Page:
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That bald at the top of the mountain is where we were heading. The trail follows the ridgeline to the right as it climbs.

The climbs aren’t without their reward though. When you get to a place with a beautiful view, like a grassy field, a rocky outcrop, or an expansive bald, it makes it all more than worth the effort. Today was no exception. About half way into our hike and after an extended climb of fifteen-hundred feet, Wayne and I emerged from the woods onto the grassy expanse at the summit of Big Bald Mountain.

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Awe inspiring views from the top of Big Bald Mountain.

The views were simply spectacular in every direction. I felt privileged to be there. While a lot of people hike, it occured to me that we were still in the minority of people that would ever get to enjoy these views in person.

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Another view. You can see where the trail goes down, then continues to follow the grassy bald.
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Wayne calls this “the touch”. For him, it’s a way of connecting one point to another. For me, it was a way to make a memory.

After spending a few minutes taking pictures, we resumed hiking. We were heading towards a camping area at Whistling Gap. Along the way, we passed the junction for Bald Mountain Shelter. The shelter is not more than about a tenth of a mile or so off the trail. Through the trees, I could see that there were people already at the shelter. I heard the sound of snapping branches and guessed that they were preparing to build a fire.

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Sign at the junction to the Bald Mountain Shelter.
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At this overlook, Wayne appears to be reflecting on all the terrain traversed and miles covered in the first month of his thru-hike.

While there were still a couple of good climbs between us and Whistling Gap, it mostly trended downhill the rest of the way. It was 6:45 pm when we finally arrived. We were losing daylight and our tents and groundsheets were still wet. The whole day had been very windy, so we took advantage of that fact and draped our gear over logs and branches to give things a chance to air dry. It worked pretty well and we were soon able to get our camp set up for the night.

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A view of the trail along one of the last climbs before reaching Whistling Gap.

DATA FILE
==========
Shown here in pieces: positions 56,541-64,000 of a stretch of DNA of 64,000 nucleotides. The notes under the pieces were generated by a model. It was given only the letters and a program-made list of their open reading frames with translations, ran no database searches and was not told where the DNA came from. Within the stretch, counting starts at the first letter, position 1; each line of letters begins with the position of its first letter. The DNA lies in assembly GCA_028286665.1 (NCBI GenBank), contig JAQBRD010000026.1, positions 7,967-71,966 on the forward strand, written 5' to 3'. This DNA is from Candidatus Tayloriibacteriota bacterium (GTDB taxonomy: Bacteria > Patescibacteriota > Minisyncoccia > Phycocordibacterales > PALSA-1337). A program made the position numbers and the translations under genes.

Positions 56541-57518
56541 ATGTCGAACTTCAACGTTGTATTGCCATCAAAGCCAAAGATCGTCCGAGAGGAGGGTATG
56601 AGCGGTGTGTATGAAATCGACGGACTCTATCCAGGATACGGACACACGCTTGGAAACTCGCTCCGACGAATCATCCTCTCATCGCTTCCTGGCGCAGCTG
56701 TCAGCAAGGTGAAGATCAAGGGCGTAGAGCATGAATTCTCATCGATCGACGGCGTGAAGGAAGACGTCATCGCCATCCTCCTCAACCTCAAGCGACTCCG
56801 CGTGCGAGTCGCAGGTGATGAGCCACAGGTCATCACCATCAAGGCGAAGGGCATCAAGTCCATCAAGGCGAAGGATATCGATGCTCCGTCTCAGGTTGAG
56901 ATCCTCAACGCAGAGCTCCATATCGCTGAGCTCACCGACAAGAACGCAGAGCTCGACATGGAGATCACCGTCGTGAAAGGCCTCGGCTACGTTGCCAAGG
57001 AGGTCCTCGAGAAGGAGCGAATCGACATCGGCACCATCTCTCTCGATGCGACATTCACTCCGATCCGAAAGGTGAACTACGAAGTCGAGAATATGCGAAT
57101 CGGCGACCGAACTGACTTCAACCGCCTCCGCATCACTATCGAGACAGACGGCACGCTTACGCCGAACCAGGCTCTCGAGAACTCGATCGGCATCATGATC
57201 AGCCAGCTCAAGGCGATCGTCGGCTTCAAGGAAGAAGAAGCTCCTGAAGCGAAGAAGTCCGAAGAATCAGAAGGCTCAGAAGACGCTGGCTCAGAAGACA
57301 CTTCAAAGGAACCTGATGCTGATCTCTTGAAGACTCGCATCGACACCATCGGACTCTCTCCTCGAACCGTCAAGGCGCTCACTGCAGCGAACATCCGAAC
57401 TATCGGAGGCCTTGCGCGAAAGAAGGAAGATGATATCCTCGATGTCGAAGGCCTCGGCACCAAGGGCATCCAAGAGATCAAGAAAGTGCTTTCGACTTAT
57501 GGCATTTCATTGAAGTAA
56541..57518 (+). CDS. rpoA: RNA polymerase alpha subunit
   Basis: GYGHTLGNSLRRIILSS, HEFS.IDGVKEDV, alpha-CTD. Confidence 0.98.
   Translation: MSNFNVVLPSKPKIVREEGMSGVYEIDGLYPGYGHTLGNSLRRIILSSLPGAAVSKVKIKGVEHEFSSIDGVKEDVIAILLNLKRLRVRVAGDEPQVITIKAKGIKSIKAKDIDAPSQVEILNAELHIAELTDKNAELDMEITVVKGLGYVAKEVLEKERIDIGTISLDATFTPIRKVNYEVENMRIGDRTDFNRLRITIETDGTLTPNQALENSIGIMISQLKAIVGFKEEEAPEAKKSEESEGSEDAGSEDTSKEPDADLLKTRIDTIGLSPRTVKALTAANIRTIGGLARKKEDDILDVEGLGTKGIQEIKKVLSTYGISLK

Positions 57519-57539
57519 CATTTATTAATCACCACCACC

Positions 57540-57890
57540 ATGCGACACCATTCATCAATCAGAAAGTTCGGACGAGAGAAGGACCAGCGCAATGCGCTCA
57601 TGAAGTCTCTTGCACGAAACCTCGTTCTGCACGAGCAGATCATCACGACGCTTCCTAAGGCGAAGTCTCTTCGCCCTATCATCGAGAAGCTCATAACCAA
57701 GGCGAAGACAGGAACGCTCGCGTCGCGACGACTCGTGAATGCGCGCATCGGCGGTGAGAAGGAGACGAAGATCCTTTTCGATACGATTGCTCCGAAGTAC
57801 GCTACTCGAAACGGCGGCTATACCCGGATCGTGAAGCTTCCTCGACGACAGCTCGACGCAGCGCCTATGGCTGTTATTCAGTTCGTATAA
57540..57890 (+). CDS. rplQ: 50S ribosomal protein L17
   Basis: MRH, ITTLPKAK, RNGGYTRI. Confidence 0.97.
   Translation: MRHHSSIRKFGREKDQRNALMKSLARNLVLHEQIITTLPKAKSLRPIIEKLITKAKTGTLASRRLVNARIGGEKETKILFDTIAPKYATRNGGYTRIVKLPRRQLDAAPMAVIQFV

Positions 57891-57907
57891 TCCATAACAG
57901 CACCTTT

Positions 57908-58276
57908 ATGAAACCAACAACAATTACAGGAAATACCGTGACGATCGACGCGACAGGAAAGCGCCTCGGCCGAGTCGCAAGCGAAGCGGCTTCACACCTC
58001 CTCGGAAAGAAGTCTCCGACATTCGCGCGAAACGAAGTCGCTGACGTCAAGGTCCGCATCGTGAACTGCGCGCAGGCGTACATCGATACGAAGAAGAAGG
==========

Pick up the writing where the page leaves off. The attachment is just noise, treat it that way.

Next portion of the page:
In addition to the strong wind, it was cold. The temperature was supposed to drop down to about 27 degrees by morning. After cooking dinner and hanging our food, I went into my tent and climbed into my sleeping bag. Wayne’s tent was set up next to mine so we chatted back and forth for a few minutes. I was pretty drowsy though, so it wasn’t long before I rolled over and dozed off.

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We passed this large rock jutting out of the ground. The ubiquitous symbol of the Appalachian Trail is painted on it’s surface.

This day had provided quite the initiation and insight into Wayne’s world as a thru-hiker. You have to be mentally and physically tough to long endure all that nature will throw your way.

As for the stats, according to my Garmin gps, we had hiked a total of 14.5 miles, climbed nearly 3,800 feet and had descended over 4,200 feet. Thanks for reading.

 

4 thoughts on “Hiking The A.T. In The Rain, Wind, And Cold – Hogback Ridge Shelter to Whistling Gap

  1. No, I didn’t see any wildlife at all and as far as I’m aware, Wayne didn’t either. One of the fellows that Wayne was hiking with until recently, said that he had seen bears along the trail in Georgia. Now, on some of my other hikes, including along sections of the AT, I’ve spotted deer, wild turkeys, grouse, and even a groundhog. I once stepped right over top of a timber rattler without even knowing it until someone pointed it out. I’ve heard coyotes, but they have stayed out of sight. I’ve also heard loud noices coming from the brush beside the trail that sounded like something large running away. I’ve seen lots of evidence of the presence of wild pigs, but fortunately I haven’t had any encounters yet. And while I’ve come upon lots of bear scat, I’ve only actually seen a black bear on the trail once, a few years ago. In that case, a group of us had gone in search of bears at a place where they were known to be active. We waited quietly and watched as a mama bear crossed the trail with her two cubs. The cubs climbed up a couple of trees, while the mama bear foraged below.